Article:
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The Effects of Technology-Mediated Instructional Strategies on Motivation, Performance, and Self-Directed Learning
PROCEEDINGS

, Florida State University, United States

EdMedia + Innovate Learning, in Honolulu, Hawaii, USA ISBN 978-1-880094-48-8 Publisher: Association for the Advancement of Computing in Education (AACE), Waynesville, NC

Abstract

Using a quasi-experimental research design, this study examined the effects of technology-mediated instructional strategies on motivation, performance, and self-directed learning. The subjects in this study were undergraduate students enrolled in a tuition-free, public military school in the Northeast United States. 784 students, representing approximately 20% of the population at the academy, were randomly divided into control and experimental groups for each of 17 instructors in the study. Interventions were developed using Keller's Attention-Relevance-Confidence-Satisfaction (ARCS) model of motivational design and were delivered via PDA, web, and other technologies. Quantitative and qualitative data was collected on self-directed learning, motivation, and performance. Findings revealed that there were significant differences between performance of students who accessed the technology-mediated instructional strategies and those who did not access the strategies.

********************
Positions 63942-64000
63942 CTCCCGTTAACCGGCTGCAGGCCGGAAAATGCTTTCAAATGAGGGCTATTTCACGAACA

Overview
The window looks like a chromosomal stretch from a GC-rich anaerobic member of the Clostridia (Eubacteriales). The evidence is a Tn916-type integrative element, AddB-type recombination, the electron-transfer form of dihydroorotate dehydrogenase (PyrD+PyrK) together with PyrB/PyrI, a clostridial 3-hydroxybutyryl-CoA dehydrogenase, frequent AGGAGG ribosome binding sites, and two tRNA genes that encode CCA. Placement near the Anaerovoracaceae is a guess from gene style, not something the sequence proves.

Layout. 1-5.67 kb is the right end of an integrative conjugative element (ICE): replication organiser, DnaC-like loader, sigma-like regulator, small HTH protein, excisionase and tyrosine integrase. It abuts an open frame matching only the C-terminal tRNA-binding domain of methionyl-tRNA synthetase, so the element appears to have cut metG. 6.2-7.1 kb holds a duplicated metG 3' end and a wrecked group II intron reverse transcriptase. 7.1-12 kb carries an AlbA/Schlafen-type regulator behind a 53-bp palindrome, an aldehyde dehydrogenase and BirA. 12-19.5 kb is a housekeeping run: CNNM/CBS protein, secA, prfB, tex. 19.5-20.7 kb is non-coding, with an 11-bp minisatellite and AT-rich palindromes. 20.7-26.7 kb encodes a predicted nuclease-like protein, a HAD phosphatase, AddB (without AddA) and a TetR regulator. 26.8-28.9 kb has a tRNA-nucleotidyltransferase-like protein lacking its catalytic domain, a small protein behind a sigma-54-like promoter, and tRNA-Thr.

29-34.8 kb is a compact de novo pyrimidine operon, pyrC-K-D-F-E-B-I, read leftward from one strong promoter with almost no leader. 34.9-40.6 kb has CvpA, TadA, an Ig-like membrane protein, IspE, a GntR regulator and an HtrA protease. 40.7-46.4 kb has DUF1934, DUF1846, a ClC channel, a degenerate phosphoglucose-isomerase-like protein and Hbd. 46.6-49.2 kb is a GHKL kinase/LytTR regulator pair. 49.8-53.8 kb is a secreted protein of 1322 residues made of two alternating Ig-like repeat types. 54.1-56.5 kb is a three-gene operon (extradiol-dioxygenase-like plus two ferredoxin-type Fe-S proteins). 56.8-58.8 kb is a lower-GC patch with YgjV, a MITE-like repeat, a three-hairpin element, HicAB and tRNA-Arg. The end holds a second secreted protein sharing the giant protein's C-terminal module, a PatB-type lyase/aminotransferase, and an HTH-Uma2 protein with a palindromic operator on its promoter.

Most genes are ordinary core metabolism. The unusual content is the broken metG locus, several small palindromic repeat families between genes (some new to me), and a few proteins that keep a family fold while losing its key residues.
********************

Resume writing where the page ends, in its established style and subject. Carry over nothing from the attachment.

Citation

Gabrielle, D. (2003). The Effects of Technology-Mediated Instructional Strategies on Motivation, Performance, and Self-Directed Learning. In D. Lassner & C. McNaught (Eds.), Proceedings of ED-MEDIA 2003--World Conference on Educational Multimedia, Hypermedia & Telecommunications (pp. 2568-2575). Honolulu, Hawaii, USA: Association for the Advancement of Computing in Education (AACE). Retrieved December 10, 2019 from .

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